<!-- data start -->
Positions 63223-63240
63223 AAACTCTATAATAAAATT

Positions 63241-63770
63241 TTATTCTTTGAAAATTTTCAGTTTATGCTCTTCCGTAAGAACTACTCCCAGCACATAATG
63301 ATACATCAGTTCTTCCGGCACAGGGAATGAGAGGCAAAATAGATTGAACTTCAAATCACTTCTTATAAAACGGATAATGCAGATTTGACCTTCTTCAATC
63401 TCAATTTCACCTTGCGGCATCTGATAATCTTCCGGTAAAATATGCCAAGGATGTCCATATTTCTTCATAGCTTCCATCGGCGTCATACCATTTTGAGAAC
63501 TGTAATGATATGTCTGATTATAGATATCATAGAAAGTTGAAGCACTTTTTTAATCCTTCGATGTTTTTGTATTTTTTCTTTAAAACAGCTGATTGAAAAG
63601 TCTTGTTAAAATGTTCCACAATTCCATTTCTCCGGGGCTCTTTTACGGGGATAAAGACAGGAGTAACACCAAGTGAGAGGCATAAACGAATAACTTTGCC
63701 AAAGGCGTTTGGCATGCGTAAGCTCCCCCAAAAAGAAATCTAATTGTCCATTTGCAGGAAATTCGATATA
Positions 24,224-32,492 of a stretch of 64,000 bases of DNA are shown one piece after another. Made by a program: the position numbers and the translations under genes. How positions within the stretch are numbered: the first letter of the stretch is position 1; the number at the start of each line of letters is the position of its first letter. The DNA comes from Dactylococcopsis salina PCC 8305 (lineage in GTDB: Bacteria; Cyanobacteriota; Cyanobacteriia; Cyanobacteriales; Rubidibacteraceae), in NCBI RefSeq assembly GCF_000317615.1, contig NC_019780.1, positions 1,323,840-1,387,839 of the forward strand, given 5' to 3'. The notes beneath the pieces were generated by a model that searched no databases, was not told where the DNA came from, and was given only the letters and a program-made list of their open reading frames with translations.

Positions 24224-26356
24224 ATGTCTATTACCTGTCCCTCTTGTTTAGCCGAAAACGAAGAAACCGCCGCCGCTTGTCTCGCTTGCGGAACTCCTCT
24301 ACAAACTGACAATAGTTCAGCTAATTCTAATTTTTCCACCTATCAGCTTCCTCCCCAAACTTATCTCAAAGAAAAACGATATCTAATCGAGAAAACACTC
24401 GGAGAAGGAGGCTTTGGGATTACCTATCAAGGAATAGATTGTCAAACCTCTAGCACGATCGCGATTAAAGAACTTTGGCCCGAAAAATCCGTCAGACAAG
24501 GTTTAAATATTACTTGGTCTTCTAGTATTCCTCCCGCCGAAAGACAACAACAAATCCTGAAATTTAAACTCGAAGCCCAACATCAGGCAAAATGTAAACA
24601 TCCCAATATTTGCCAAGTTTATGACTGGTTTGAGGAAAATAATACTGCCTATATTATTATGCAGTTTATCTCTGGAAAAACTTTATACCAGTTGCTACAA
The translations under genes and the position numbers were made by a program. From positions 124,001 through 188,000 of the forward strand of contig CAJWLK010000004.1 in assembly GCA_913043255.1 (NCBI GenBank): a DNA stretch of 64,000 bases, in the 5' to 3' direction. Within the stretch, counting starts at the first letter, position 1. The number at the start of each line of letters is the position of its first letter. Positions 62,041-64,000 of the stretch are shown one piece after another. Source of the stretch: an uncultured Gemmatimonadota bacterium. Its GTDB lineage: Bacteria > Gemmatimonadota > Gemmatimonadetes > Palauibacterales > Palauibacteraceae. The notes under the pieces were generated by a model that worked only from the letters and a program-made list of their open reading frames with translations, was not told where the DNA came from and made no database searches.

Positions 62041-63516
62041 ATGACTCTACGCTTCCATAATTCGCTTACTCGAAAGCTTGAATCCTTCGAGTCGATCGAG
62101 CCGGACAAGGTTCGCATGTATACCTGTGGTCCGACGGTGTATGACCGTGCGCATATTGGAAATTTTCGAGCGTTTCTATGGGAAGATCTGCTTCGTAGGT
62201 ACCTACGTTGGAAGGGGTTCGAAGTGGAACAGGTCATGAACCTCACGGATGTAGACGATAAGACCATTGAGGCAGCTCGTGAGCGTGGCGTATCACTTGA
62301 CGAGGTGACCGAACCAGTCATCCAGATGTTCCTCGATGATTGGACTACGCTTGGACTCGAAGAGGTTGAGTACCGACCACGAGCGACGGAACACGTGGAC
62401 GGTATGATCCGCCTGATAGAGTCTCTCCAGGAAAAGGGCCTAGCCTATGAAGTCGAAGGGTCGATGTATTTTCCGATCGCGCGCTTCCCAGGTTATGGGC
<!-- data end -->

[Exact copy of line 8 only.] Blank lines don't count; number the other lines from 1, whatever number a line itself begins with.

63601 TCTTGTTAAAATGTTCCACAATTCCATTTCTCCGGGGCTCTTTTACGGGGATAAAGACAGGAGTAACACCAAGTGAGAGGCATAAACGAATAACTTTGCC